It needs to be remembered that the chairperson of the Council of State, the King himself, has legal qualifications and he is flanked by the Attorney General, the Law Society candidate, the two puisne judges and by sheer coincidence, the current speaker of the National Assembly who is also a legally qualified public servant.

In hindsight, it is perhaps enlightening to note that the recent decision of the High Court sitting as a constitutional panel was a milestone moment in Lesotho’s constitutional law jurisprudence because it sought to define the limits of the exercise of the Speaker’s powers as an administrative head of the National Assembly.

Whether these “lawyers” have had a chance to realise and perhaps analyse the limits of power of this institution vis-à-vis those of the executive is a question that can best be answered by themselves in their respective individual capacities.

The Attorney General is evidently the most powerful member of this institution in his own right because of all the members of the Council of State he is the only one who sits in all three branches of government unhindered and sanctioned by the law.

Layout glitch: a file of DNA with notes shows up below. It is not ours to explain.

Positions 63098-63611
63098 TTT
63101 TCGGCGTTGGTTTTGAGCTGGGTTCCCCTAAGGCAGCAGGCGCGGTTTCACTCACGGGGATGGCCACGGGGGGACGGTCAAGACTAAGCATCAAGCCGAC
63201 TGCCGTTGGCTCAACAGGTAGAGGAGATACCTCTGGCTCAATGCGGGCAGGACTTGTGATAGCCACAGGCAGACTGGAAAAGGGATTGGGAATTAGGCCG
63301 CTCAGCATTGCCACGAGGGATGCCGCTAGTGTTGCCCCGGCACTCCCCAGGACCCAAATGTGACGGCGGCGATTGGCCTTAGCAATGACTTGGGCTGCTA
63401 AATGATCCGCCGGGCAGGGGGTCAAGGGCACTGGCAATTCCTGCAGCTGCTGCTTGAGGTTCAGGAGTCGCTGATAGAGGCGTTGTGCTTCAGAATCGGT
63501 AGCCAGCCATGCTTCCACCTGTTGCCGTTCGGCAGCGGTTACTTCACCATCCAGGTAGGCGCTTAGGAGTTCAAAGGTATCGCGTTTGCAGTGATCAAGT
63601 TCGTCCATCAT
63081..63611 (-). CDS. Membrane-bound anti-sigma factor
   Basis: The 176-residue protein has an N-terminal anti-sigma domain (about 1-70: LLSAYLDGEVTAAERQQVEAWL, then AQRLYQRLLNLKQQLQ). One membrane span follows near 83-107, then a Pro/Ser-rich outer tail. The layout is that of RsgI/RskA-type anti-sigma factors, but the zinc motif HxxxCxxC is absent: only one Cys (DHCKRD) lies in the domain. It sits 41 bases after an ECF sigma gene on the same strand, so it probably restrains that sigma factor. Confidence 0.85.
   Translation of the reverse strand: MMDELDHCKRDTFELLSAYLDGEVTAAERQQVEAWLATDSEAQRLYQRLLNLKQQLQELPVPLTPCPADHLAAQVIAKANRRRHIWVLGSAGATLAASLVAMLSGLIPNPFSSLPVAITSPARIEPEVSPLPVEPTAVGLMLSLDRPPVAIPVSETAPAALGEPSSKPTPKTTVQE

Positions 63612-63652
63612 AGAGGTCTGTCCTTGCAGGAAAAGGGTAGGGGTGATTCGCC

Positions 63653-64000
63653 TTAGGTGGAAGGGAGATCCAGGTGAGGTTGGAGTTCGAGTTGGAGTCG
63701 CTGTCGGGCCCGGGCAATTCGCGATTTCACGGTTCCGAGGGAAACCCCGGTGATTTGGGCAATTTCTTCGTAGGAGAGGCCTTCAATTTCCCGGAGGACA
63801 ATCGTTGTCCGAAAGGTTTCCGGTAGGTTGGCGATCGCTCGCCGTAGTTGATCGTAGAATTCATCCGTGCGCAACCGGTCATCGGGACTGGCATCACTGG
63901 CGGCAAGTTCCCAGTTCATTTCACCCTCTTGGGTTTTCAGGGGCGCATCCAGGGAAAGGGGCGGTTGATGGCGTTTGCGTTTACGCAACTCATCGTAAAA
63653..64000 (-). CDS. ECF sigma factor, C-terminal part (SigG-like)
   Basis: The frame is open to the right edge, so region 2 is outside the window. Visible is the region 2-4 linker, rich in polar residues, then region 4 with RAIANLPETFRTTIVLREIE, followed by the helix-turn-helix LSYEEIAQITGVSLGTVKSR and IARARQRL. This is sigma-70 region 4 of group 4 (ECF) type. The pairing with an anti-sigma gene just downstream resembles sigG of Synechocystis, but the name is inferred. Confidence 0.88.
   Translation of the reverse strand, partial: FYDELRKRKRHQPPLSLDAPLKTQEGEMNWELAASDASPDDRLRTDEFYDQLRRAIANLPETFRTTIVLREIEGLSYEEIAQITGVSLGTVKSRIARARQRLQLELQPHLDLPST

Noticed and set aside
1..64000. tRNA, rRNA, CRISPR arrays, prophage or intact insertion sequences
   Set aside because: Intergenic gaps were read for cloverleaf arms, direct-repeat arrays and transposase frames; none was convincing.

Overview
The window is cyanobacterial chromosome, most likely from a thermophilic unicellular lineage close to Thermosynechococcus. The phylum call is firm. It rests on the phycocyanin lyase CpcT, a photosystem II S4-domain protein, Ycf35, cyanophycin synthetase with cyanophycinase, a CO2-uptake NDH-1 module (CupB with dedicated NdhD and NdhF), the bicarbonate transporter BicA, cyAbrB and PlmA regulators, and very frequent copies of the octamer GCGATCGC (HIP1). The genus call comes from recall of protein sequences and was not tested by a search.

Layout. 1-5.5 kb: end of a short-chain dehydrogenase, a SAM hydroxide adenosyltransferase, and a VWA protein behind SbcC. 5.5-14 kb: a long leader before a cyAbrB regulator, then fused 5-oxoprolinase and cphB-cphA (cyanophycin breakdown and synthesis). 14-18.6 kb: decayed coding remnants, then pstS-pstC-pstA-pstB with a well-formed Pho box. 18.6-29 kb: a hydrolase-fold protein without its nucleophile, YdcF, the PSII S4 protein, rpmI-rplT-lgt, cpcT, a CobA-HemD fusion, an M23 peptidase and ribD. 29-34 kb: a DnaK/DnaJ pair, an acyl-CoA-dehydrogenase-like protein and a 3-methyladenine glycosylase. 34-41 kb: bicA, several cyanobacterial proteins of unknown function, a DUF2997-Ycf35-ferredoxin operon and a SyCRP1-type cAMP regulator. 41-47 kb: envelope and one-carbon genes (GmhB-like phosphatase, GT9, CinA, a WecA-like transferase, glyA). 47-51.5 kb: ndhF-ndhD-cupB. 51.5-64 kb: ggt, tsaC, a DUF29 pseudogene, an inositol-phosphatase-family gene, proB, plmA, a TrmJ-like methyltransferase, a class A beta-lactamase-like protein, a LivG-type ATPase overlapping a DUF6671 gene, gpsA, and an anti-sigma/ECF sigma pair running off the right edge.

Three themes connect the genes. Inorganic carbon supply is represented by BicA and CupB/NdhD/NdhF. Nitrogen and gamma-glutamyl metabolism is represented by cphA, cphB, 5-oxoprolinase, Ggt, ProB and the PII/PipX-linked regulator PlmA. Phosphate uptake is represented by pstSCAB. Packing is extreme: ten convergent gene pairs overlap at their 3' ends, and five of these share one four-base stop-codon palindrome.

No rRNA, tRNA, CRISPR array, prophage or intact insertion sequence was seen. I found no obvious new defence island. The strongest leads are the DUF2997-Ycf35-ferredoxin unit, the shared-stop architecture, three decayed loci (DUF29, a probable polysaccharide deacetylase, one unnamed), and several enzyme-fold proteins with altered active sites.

He sits in cabinet meetings and effectively becomes privy to the formal discourses of the executive.
He also plays an instrumental role in the Judicial Services Commission (yet another very important constitutional institution) and plays a part in the appointment of judicial officers and he is also an ex officio member of the legislature.

The attorney general’s office has the sanction of the law and the office bearer of such a post has the potential to navigate between the institutions dominated by legal professionals and those dominated by politicians a very rare scenario that consolidates his personal bureaucratic power and the institutional power of the office of Attorney General.

How else in this constitutional setting can the Attorney General be enjoined to give and render transparent and independent professional legal advice when he is circumstantially inclined to lend an ear to policy considerations spearheaded by the executive (politicians) before advising the Head of State — His Majesty the King?

Of what value is the engagement of the Law Society in the political affairs of the state when the enabling Act that establishes it has the prime objective of exclusively serving the purpose of professional training and development of lawyers in private practice?